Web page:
GALVESTON, Texas - Rescuers flew into a hard-to-reach area of the swamped Gulf Coast on Monday and uncovered a devastated landscape: Hurricane Ike had obliterated entire subdivisons, and emergency crews feared they would find more victims than survivors.
It was the first time anyone had gotten a look at the damaged resort barrier island of Bolivar Peninsula, just east of hard-hit Galveston. Homes were splintered or completely washed away in the beachfront community that is home to about 30,000 people in the peak summer season.
'They had a lot of devastation over there,' said Chuck Jones, the leader of the task force that landed on the island.
Two days after Ike battered the Texas and Louisiana coasts before striking Houston, the death toll rose to 30 in eight states, many of them far to the north of the Gulf Coast as the storm slogged across the nation's midsection, leaving a trail of flooding.
A massive effort was under way across Texas to get food, water and ice to people who had no power. It could be weeks until the more than 2 million without power have their lights turned on again. Lines snaked for blocks down side streets at gas stations that had little fuel to pump, and thousands packed shelters looking for dry places to sleep.
'Quite frankly we are reaching a health crisis for the people who remain on the island,' said Steve LeBlanc, the city manager in Galveston, where at least a third of the community's 60,000 residents remained in their homes.
A line of at least 30 cars formed early Monday at a strip mall in Orange, a Texas town on the Louisiana state line east of Beaumont, a day after food and water were distributed there by the National Guard. But the line dispersed after state troopers told the gathering that supplies would be passed out elsewhere.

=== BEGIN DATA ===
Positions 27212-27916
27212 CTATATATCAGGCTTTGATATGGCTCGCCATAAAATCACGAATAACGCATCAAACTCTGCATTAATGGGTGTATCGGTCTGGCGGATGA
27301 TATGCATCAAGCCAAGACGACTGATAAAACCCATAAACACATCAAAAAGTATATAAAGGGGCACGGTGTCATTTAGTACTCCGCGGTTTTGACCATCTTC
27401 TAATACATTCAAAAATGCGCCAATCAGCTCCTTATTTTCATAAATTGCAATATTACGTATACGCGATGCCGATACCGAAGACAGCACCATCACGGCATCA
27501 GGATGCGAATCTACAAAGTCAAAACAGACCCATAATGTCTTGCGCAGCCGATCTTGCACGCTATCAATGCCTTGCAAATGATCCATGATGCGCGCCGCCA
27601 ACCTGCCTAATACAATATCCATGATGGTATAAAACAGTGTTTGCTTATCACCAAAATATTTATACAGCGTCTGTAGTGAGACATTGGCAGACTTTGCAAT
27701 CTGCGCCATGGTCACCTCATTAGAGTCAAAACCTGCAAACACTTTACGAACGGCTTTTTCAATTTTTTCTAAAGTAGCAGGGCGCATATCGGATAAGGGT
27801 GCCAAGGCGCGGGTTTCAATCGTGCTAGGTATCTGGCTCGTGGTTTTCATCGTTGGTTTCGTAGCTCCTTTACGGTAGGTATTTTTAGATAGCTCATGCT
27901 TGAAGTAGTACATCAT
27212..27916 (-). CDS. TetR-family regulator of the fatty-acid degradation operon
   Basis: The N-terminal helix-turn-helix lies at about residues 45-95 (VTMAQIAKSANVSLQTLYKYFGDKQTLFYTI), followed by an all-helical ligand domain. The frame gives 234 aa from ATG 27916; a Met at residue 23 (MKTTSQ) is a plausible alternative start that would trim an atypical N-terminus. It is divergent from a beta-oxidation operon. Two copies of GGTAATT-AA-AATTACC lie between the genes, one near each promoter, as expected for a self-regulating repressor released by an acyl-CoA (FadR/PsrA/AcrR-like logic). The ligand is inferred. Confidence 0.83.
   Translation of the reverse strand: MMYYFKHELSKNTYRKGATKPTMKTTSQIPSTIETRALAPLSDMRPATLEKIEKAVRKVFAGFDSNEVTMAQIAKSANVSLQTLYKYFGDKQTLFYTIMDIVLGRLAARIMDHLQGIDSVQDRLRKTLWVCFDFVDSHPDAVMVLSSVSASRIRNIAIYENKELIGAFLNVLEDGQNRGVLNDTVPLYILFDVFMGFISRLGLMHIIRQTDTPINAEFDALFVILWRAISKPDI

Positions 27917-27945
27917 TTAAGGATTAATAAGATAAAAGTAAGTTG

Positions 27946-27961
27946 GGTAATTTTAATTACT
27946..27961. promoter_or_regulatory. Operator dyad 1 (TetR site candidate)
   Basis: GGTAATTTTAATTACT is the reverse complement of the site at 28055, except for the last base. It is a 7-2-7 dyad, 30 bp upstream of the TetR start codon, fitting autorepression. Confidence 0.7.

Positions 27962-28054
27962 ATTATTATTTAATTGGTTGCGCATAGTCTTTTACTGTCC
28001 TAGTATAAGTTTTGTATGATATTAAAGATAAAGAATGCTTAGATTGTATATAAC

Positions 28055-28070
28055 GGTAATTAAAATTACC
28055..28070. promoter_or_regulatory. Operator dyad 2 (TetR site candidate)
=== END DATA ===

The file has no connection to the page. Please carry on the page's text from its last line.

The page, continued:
Wanda Hamor, 49, of Orange, was fifth in line with her 21-year-old son William. They were trapped in their house by floodwaters until Monday morning before they could venture out. They had run out of food Sunday night. They left for Hurricane Gustav on Labor Day and say they couldn't afford to leave for Ike or buy any more than $60 in food.
'He's diabetic and he has to eat four times a day,' she said of her son.
Mary Shelton, 71, and her neighbor Letha Wilson, 78, sat in their sport utility vehicle waiting to get supplies at a distribution center in Houston. 'We need some ice. What are we going to drink? Hot water?' Shelton said.
Houston, littered with glass from skyscrapers, was placed under a weeklong curfew. While spots of downtown had power, trees still blocked streets and restaurants and businesses were closed. Planes were taking off and arriving at the airports again, but there were some delays, and the normally bustling highways were nearly vacant at rush hour.